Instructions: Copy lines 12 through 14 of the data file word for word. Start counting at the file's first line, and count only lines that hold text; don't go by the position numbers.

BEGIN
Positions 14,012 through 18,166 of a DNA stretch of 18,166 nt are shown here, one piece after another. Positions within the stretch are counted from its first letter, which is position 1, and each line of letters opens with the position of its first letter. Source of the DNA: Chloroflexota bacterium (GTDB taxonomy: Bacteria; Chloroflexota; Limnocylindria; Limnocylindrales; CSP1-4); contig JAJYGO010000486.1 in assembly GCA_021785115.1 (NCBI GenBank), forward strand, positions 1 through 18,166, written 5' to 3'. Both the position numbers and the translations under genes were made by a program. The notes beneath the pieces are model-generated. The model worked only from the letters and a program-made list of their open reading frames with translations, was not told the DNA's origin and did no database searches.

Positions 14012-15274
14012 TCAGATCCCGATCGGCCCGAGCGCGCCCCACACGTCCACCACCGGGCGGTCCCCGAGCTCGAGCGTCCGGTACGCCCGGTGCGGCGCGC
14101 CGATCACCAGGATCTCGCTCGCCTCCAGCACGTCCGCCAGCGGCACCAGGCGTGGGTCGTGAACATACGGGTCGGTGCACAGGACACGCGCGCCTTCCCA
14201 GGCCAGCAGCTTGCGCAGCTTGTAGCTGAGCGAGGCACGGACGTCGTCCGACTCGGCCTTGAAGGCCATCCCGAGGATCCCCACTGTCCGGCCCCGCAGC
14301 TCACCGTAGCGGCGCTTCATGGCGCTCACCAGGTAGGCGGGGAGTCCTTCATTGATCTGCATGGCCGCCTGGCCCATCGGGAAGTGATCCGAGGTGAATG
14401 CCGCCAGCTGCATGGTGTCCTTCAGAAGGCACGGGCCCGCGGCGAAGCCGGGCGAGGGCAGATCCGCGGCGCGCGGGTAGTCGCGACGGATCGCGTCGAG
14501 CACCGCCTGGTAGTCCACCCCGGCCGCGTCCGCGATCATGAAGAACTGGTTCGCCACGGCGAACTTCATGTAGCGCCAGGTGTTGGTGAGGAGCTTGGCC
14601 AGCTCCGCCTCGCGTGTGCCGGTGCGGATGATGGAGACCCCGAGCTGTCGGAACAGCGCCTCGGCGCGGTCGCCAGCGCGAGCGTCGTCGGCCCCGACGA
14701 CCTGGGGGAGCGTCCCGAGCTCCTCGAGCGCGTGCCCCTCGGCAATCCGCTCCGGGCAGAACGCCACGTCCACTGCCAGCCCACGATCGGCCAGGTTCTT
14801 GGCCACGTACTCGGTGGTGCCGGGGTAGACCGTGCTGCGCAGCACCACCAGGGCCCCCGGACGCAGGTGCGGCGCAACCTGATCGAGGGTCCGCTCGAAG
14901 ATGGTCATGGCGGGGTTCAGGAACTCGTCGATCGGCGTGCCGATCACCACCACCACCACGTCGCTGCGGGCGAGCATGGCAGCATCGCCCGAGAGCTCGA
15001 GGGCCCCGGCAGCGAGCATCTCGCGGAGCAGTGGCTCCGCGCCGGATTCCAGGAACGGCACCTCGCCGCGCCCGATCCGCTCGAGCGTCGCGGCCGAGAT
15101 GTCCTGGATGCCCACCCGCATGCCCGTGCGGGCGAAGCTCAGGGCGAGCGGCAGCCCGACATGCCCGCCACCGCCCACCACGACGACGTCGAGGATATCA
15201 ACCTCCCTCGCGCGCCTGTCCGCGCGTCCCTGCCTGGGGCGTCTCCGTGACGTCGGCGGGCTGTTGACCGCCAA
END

14901 ATGGTCATGGCGGGGTTCAGGAACTCGTCGATCGGCGTGCCGATCACCACCACCACCACGTCGCTGCGGGCGAGCATGGCAGCATCGCCCGAGAGCTCGA
15001 GGGCCCCGGCAGCGAGCATCTCGCGGAGCAGTGGCTCCGCGCCGGATTCCAGGAACGGCACCTCGCCGCGCCCGATCCGCTCGAGCGTCGCGGCCGAGAT
15101 GTCCTGGATGCCCACCCGCATGCCCGTGCGGGCGAAGCTCAGGGCGAGCGGCAGCCCGACATGCCCGCCACCGCCCACCACGACGACGTCGAGGATATCA